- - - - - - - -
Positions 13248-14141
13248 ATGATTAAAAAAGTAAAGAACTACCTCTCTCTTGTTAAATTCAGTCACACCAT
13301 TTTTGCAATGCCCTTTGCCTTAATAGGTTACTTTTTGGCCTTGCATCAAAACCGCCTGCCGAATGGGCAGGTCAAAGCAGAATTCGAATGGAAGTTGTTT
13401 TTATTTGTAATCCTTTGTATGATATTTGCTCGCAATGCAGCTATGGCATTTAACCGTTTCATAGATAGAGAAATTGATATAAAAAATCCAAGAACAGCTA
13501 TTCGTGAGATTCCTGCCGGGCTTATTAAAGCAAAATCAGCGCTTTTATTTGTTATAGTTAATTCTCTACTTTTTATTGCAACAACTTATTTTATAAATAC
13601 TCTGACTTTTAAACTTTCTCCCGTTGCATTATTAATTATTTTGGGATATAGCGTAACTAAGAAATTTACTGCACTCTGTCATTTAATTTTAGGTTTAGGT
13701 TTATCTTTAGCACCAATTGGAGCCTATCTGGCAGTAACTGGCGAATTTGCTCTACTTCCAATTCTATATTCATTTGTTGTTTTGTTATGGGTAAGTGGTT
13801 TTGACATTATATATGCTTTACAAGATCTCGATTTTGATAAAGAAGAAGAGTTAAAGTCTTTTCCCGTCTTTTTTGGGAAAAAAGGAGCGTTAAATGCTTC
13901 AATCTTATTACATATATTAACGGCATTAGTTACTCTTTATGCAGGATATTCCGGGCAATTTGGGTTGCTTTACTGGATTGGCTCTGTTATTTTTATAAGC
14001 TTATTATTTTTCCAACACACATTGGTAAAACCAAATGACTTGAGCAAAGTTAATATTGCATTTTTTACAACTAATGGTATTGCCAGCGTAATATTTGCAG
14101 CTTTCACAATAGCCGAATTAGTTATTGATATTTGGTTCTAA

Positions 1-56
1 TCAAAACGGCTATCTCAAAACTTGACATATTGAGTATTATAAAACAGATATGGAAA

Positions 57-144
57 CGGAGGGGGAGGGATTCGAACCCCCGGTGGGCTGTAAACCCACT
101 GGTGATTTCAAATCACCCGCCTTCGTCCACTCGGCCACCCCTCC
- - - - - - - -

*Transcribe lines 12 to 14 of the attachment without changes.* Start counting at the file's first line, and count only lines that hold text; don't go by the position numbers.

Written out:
Positions 1-56
1 TCAAAACGGCTATCTCAAAACTTGACATATTGAGTATTATAAAACAGATATGGAAA

Positions 57-144